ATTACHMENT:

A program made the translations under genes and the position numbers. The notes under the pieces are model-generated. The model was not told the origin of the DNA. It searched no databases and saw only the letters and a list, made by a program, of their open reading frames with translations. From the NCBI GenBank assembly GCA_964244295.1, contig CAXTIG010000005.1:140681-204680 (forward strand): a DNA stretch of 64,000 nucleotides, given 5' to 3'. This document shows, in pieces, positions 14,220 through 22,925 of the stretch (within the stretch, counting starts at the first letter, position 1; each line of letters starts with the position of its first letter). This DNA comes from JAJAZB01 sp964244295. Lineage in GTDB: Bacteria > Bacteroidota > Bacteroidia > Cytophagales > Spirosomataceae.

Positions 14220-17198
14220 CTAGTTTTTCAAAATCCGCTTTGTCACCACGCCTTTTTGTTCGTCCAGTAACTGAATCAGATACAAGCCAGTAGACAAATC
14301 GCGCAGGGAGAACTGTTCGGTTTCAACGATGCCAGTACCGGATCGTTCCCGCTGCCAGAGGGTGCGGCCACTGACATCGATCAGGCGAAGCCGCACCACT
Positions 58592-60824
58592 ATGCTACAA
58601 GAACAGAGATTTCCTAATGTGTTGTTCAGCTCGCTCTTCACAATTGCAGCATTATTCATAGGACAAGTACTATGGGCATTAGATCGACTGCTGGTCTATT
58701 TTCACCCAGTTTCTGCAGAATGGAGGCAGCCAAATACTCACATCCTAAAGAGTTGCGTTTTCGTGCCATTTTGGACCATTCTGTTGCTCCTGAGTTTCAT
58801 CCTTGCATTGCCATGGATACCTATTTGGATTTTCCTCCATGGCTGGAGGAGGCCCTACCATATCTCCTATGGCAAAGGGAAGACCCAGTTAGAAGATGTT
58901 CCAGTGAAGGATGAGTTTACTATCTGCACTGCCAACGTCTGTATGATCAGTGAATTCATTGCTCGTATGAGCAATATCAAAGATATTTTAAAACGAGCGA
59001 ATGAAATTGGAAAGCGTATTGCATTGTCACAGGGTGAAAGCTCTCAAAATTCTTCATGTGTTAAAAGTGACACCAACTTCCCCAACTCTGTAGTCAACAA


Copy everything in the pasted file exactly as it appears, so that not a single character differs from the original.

A program made the translations under genes and the position numbers. The notes under the pieces are model-generated. The model was not told the origin of the DNA. It searched no databases and saw only the letters and a list, made by a program, of their open reading frames with translations. From the NCBI GenBank assembly GCA_964244295.1, contig CAXTIG010000005.1:140681-204680 (forward strand): a DNA stretch of 64,000 nucleotides, given 5' to 3'. This document shows, in pieces, positions 14,220 through 22,925 of the stretch (within the stretch, counting starts at the first letter, position 1; each line of letters starts with the position of its first letter). This DNA comes from JAJAZB01 sp964244295. Lineage in GTDB: Bacteria > Bacteroidota > Bacteroidia > Cytophagales > Spirosomataceae.

Positions 14220-17198
14220 CTAGTTTTTCAAAATCCGCTTTGTCACCACGCCTTTTTGTTCGTCCAGTAACTGAATCAGATACAAGCCAGTAGACAAATC
14301 GCGCAGGGAGAACTGTTCGGTTTCAACGATGCCAGTACCGGATCGTTCCCGCTGCCAGAGGGTGCGGCCACTGACATCGATCAGGCGAAGCCGCACCACT
Positions 58592-60824
58592 ATGCTACAA
58601 GAACAGAGATTTCCTAATGTGTTGTTCAGCTCGCTCTTCACAATTGCAGCATTATTCATAGGACAAGTACTATGGGCATTAGATCGACTGCTGGTCTATT
58701 TTCACCCAGTTTCTGCAGAATGGAGGCAGCCAAATACTCACATCCTAAAGAGTTGCGTTTTCGTGCCATTTTGGACCATTCTGTTGCTCCTGAGTTTCAT
58801 CCTTGCATTGCCATGGATACCTATTTGGATTTTCCTCCATGGCTGGAGGAGGCCCTACCATATCTCCTATGGCAAAGGGAAGACCCAGTTAGAAGATGTT
58901 CCAGTGAAGGATGAGTTTACTATCTGCACTGCCAACGTCTGTATGATCAGTGAATTCATTGCTCGTATGAGCAATATCAAAGATATTTTAAAACGAGCGA
59001 ATGAAATTGGAAAGCGTATTGCATTGTCACAGGGTGAAAGCTCTCAAAATTCTTCATGTGTTAAAAGTGACACCAACTTCCCCAACTCTGTAGTCAACAA